Chris Hemsworth in Bad Times at the El Royale

Bad Times At The El Royale Trailer #1 (2018) *Let the Bad Times Roll*

 

If you watch enough movies and TV (and I watch way, way, way too much), over time you start to notice certain names.  Sometimes it’s a writer, sometimes an actor or actress, sometimes a director, even a cinematographer or composer that always seems stuck to something you enjoy.  Drew Goddard is one of my favorite names to see pop up on a project.  Pretty much everything Goddard is attached to is stellar from his TV work as a writer/producer on Buffy, Angel, Alias, Lost and The Good Place to his film work on the Cloverfield series, The Martian, and his last directorial turn in 2012’s The Cabin in the Woods.  Chris Hemsworth’s best non-MCU film is probably still Cabin and he could badly use a non-MCU hit at this stage in his career.  Goddard has an intriguing premise and a really strong ensemble for Bad Times at the El Royale, and his past successes are more than enough to get me to give it a shot when it opens on October 12, 2018 (even though it’s likely to get squashed by First Man).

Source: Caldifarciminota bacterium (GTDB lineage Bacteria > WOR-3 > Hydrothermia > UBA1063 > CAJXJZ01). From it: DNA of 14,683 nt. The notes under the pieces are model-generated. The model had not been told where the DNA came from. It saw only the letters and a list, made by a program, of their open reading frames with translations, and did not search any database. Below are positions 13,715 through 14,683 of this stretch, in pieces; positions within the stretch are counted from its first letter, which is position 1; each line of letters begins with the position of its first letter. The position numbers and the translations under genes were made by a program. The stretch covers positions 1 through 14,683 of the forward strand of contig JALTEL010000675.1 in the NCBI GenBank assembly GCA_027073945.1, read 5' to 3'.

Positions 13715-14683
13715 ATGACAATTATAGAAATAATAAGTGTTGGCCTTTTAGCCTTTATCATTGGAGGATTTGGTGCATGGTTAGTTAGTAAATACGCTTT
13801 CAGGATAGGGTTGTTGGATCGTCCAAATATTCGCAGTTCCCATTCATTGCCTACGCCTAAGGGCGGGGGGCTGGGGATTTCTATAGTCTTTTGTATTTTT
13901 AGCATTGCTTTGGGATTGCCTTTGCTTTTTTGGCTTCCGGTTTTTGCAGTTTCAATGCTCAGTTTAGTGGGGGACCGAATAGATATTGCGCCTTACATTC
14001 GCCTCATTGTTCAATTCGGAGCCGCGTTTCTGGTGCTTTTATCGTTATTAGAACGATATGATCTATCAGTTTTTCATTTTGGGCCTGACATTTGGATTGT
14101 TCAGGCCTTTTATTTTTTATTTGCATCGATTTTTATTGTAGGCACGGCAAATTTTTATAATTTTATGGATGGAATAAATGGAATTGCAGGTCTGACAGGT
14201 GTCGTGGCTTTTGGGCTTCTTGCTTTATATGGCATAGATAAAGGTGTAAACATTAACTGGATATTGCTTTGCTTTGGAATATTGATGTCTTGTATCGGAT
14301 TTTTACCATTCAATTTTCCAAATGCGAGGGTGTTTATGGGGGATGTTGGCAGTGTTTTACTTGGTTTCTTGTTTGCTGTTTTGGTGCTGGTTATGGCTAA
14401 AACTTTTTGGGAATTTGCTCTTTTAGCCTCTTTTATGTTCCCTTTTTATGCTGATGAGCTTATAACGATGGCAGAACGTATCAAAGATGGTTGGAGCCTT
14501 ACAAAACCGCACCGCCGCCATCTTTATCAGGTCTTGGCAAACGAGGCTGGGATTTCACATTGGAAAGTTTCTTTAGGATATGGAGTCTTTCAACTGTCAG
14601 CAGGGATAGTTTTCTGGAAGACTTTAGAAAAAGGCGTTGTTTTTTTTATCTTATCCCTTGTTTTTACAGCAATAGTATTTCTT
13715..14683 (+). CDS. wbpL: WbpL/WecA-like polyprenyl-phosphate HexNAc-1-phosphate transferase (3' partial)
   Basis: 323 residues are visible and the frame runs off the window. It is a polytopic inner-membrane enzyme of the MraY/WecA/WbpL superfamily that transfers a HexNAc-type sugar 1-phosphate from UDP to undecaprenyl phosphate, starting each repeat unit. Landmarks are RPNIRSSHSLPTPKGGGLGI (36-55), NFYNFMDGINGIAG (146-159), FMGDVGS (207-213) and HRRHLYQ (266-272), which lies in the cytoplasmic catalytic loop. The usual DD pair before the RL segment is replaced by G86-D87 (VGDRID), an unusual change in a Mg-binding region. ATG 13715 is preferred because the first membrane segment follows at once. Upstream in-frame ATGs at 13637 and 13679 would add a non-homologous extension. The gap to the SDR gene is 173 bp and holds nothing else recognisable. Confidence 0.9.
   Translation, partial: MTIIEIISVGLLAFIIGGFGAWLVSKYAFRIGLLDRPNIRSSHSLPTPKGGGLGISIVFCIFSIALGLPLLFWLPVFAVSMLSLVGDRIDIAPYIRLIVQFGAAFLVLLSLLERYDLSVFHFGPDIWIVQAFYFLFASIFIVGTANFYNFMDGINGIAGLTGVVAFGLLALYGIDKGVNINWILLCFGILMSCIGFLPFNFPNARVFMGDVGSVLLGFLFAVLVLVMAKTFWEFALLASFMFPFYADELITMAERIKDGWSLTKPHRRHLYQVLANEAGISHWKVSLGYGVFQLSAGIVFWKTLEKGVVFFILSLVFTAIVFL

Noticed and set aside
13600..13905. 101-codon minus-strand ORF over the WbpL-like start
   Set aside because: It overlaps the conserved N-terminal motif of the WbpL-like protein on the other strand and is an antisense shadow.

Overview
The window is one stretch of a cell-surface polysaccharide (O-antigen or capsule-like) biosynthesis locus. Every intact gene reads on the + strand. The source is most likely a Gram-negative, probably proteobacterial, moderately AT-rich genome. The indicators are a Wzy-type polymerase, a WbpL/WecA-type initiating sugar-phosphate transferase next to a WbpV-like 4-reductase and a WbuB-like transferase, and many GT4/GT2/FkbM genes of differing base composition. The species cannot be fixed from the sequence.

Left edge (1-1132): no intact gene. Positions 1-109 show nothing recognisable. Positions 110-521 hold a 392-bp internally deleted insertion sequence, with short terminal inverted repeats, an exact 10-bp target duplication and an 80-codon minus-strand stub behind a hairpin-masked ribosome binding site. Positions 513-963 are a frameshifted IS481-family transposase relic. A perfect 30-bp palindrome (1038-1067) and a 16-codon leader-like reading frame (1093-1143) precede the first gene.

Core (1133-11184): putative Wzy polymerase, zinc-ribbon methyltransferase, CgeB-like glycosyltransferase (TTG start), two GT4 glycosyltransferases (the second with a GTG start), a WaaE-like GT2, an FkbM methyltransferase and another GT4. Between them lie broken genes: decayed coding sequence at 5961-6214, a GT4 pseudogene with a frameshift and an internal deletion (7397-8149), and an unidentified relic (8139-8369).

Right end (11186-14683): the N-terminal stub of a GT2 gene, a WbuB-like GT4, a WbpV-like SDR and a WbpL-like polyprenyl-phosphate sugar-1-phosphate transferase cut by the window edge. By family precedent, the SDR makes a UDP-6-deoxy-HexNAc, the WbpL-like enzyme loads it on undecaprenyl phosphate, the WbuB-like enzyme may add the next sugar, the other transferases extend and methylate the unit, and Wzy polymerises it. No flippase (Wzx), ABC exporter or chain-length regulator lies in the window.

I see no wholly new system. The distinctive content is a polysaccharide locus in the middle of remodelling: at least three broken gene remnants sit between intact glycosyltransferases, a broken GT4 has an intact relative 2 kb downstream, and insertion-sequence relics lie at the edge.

Bad Times at the El Royale Poster

4 thoughts on “Bad Times At The El Royale Trailer #1 (2018) *Let the Bad Times Roll*”

  1. This is not the kind of film that rakes in the dough. Iif a minor masterpiece like Cabin could not hit the mark, I am skeptical that any other thing this man ever directs will ever find an audience. But I’m rooting for it.

    By the way, what kind of twisted genius minds came up with Cabin? Perhaps it offended fans of the genre, and the non-fans stayed away. But God bless everyone involved for trying to do something.

    Liked by 2 people

      1. There are times when, as boneheaded and infuriating as the suits are, I can actually kid of see their point of view. For example, Brazil is probably one of my top five movies of all time, and if the studio had messed with it like they wanted, and turned it into a “happy” film, it would have been a travesty beyond all reckoning. Also, it might have been commercially successful on first release. It would have at least had a shot.

        Cabin in the Woods must have confused the hell out of the suits. They must have looked at it and wondered who the audience was. I think they probably don’t fully understand the audience for horror…there are a lot of cynical, self-aware fans out there. But it does not matter whether a film like Cabin succeeded or failed in the end. I get the trepidation on the part of the suits. The mistake was greenlighting it in the first place. If you are not going to see things through, then what exactly do you think you’re doing? Does no one read scripts? (I know, I know, people leave positions of power, and points of view change on various projects. I still say it’s chaos in La La Land.)

        Like

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